Coal in classrooms outdated and biased: report

AN ANALYSIS of Illinois’ coal education program has recommended that the state-wide curriculum be overhauled to provide a more balanced initiative based in science.

Staff Reporter

The Illinois Coal Technology Development Assistance Act calls for the promotion of coal in the state’s schools from kindergarten to year 12 and had been responsible for the development of a 2004 curriculum that involves coal in various lesson plans, including math, economics and even art.

The Illinois Department of Commerce and Economic Opportunity contracted the University of Illinois at Urbana-Champaign to review the coal education program, looking at whether the initiative was based in science, whether it promoted “a balance of perspectives” and how it could be improved.

A 400-page evaluation of the coal education program was recently released and is available online courtesy of Midwest Energy News.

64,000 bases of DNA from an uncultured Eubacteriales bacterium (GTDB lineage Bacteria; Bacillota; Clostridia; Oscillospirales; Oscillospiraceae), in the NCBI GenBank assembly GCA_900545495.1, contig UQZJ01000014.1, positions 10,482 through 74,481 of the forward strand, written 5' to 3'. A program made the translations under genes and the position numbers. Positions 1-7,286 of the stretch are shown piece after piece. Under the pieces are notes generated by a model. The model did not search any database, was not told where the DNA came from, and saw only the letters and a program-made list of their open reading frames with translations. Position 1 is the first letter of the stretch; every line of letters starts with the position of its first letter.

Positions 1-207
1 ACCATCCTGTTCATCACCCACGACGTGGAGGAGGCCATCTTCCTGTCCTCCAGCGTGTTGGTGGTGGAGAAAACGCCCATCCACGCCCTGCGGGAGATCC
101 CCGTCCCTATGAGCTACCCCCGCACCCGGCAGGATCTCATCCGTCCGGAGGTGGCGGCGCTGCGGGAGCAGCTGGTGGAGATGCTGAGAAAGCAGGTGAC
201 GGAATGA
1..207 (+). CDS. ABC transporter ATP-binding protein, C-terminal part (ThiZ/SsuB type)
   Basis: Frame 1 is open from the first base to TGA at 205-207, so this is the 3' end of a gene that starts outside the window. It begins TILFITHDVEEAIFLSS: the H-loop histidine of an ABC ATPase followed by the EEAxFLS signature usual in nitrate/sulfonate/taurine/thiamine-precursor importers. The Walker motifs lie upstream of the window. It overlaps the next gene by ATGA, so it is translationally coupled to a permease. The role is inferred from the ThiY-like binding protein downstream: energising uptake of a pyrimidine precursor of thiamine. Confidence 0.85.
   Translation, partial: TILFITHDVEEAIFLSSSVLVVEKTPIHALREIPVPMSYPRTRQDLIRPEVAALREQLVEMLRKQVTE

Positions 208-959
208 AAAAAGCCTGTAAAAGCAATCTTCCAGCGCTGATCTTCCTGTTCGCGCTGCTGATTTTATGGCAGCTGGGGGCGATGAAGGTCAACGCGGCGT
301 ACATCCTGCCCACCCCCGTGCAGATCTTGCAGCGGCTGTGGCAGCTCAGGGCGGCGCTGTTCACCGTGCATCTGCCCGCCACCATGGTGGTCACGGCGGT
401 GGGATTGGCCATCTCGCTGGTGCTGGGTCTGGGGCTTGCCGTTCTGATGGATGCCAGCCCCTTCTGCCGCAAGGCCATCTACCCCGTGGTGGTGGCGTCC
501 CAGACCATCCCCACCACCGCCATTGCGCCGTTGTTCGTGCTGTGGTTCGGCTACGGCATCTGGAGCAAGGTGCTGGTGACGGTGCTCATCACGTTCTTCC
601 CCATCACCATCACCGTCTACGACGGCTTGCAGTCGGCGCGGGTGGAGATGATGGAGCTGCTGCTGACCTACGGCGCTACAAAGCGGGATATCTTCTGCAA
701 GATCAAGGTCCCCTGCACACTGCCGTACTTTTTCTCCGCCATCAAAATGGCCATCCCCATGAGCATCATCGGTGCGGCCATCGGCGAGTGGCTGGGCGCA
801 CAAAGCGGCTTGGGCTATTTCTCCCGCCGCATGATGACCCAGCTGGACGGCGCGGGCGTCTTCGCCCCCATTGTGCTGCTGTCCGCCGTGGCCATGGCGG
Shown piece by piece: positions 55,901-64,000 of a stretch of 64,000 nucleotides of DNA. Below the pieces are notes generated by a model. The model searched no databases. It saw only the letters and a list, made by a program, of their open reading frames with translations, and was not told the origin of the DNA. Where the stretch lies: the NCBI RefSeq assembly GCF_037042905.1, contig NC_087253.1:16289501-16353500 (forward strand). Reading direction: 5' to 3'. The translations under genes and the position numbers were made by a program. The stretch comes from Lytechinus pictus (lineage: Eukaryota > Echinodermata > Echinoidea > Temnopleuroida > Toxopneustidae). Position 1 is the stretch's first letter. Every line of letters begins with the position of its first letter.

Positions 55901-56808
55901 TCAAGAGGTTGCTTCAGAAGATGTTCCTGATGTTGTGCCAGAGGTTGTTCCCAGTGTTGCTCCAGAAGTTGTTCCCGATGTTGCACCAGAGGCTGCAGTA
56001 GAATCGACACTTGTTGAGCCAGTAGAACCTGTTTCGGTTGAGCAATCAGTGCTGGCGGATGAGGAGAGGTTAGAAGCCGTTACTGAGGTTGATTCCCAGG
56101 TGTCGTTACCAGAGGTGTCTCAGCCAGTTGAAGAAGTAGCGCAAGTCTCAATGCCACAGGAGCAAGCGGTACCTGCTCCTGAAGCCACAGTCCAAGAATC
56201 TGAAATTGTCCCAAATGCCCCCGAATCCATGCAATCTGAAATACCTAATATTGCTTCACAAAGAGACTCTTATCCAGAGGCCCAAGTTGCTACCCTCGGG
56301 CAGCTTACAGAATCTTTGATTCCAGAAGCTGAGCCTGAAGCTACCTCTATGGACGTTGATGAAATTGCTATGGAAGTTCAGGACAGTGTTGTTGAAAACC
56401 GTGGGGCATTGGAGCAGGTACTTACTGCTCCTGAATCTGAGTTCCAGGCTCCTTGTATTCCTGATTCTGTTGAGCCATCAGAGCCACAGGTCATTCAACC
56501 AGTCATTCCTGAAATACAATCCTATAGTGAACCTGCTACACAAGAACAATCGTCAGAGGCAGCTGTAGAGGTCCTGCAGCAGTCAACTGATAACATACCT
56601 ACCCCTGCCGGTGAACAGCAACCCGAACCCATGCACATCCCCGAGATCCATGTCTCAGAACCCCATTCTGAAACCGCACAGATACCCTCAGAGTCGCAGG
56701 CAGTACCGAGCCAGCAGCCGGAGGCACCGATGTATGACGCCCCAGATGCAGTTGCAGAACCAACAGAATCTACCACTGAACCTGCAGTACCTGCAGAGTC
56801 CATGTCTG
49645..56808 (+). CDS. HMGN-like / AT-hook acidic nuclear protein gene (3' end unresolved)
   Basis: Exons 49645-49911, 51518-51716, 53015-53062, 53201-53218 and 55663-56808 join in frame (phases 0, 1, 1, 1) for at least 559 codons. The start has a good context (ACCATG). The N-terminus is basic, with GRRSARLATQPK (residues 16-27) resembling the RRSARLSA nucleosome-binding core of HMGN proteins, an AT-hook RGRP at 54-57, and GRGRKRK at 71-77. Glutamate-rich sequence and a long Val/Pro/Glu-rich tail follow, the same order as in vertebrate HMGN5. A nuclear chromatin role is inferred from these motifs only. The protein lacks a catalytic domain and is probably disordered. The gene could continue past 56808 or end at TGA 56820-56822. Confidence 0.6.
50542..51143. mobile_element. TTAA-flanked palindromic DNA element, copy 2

The report recommends that the “DCEO should utilize existing resources that provide high-quality scientific content and a balance of perspectives” and “the current coal curriculum should be retired and new or existing curriculum should be utilized”

“This curriculum should provide high-quality scientific content, a balance of perspectives and present coal as part of an energy portfolio in national and global contexts,” the report’s authors said.

The evaluation concluded that: “Science content experts, teachers and stakeholders found the (curriculum’s) scientific content to be outdated, biased towards a positive image of coal, light on natural science content and lacking discussion of potential environmental and social impacts of coal use.”

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